Visualising 2D Linear Transformations in Python

I have been trying to get my head around the application of matrices in colour space transforms. As a learning exercise I thought it would be simpler to loose a dimension and plot the results on a 2D graph. The code is not mine, but I have been tinkering with it to get different results.

import numpy as np
import matplotlib as mpl
import matplotlib.pyplot as plt

xvals = np.linspace(-4, 4, 9)
yvals = np.linspace(-3, 3, 7)
xygrid = np.column_stack([[x,y] for x in xvals for y in yvals])

a = np.column_stack([[0, 1], [1, 0]])
uvgrid =, xygrid)

Matrix: (0 1, 1 0) is a permutation matrix in which each row contains one entry of 1 and 0’s elsewhere. The effect of which changes the order of each element in the dataset.

def colourizer(x, y):
    r = min(1, 1-y/3)
    g = min(1, 1+y/3)
    b = 1/4 + x/16
    return (r, g, b)

colours = list(map(colourizer, xygrid[0], xygrid[1]))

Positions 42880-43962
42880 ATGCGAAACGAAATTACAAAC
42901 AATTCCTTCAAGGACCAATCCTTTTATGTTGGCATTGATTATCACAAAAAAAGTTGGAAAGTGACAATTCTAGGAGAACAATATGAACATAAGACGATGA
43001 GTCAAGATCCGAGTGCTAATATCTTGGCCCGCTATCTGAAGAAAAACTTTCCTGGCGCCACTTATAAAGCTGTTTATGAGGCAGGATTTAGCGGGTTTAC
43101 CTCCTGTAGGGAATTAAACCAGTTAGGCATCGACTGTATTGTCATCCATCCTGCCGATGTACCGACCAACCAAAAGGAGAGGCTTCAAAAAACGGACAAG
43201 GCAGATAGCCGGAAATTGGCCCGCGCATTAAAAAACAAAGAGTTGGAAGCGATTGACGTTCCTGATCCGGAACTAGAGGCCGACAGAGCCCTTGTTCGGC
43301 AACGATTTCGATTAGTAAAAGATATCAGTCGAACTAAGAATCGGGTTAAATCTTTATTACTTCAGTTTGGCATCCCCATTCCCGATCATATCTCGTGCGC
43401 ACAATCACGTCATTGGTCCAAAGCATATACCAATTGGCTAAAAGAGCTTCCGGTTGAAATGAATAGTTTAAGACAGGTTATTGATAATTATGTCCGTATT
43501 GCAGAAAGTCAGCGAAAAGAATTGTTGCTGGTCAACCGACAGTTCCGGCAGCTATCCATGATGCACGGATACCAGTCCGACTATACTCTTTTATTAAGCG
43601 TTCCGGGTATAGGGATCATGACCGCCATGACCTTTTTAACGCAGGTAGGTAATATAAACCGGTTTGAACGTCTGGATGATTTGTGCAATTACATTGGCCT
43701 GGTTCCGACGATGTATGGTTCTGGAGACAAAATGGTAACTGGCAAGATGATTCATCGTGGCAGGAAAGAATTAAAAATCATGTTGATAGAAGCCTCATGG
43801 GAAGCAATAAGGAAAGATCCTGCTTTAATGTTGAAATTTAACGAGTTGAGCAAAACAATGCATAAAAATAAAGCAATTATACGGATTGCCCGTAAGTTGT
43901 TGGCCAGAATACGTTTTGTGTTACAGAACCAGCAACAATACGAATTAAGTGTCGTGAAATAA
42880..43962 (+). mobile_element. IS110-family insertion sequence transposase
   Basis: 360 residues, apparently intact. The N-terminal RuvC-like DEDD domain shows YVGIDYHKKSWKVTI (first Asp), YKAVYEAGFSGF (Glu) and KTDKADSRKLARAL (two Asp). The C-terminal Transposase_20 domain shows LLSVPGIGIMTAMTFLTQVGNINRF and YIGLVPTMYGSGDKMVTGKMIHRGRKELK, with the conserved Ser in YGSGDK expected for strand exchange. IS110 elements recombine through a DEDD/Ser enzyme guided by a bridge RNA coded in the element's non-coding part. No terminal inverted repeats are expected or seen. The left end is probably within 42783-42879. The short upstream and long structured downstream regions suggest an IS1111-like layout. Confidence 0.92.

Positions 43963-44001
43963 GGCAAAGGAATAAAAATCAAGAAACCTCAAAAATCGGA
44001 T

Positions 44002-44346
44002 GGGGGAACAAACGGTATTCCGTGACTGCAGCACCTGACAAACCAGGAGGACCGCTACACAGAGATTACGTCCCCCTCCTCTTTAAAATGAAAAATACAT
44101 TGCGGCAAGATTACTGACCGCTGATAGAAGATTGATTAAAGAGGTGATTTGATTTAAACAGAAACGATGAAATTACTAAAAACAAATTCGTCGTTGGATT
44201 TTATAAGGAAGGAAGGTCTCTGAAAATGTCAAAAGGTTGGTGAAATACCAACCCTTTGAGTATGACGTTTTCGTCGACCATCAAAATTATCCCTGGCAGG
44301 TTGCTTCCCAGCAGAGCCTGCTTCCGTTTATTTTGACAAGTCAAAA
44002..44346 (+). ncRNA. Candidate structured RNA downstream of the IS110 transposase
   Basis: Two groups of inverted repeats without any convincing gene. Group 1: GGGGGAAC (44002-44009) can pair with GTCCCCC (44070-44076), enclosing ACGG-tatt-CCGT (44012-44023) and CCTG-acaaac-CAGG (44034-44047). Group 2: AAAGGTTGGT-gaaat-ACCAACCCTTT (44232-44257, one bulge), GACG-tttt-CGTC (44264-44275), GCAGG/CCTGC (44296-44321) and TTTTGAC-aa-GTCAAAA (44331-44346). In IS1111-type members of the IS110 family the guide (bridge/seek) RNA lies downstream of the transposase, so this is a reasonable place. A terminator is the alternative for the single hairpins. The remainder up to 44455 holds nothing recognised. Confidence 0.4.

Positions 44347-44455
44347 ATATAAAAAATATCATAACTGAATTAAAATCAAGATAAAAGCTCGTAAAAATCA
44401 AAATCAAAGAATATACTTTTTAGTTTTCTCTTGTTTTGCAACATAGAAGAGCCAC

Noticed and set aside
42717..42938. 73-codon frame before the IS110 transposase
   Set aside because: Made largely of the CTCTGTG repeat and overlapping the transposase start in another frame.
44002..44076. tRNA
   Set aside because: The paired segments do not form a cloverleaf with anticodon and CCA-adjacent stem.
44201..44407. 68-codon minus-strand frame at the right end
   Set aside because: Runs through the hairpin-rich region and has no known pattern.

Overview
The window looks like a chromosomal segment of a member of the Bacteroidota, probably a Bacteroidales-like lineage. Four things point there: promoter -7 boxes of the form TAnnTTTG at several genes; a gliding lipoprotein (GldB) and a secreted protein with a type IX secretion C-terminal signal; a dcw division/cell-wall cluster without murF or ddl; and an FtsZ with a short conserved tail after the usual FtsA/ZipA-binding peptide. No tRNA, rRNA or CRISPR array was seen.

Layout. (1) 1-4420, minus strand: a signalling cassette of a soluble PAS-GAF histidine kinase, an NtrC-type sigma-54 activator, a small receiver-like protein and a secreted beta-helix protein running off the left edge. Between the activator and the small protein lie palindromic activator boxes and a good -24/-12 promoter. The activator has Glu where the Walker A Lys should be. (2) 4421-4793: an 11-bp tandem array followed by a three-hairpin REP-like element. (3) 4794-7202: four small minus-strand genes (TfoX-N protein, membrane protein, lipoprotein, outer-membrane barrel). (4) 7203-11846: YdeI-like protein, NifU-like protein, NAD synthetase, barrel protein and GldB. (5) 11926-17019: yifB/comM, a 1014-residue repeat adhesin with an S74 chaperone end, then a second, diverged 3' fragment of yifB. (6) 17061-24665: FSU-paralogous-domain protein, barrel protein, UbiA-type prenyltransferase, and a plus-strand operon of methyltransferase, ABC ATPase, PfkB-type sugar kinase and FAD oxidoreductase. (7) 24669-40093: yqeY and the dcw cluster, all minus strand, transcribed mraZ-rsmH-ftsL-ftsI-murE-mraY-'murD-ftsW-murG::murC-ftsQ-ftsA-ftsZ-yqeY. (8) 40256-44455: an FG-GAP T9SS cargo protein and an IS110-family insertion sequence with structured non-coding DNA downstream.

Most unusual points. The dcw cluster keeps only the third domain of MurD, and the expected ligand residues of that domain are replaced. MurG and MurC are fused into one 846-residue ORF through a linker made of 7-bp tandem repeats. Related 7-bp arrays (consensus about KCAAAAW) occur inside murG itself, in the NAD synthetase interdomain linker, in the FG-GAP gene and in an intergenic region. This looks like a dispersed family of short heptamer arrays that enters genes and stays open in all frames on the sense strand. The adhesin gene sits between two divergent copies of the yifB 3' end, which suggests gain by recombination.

plt.figure(figsize=(4,4), facecolor="w")
plt.scatter(xygrid[0], xygrid[1], s=36, c=colours, edgecolor="none")
plt.title=("Original grid in x-y space")

Here is our starting grid of equal spaced points

plt.figure(figsize=(4,4), facecolor="w")
plt.scatter(uvgrid[0], uvgrid[1], s=36, c=colours, edgecolor="none")

We apply out transformation matrix to the grid and re-plot the result. As you can see the permutation transformation has taken place.

Application to colour

The above example is a simplified demonstration of how colour transformation matrices work. These are often 3x3 matrices and are applied to the 3D colour cube axis XYZ each representing RGB. When the vector is applied the resulting 3D cube is scaled to meet the bounds of the transform.

There is more to learn about this subject, I hope to be able to modify this code or use it as a starting point to develop my own version that visualizes 3D linear transformations. Another topic that I am also keen to study is interpolation and how it is applied in colour science, particularly it’s use in 3D look up tables.

Howard Colin @hdc_digital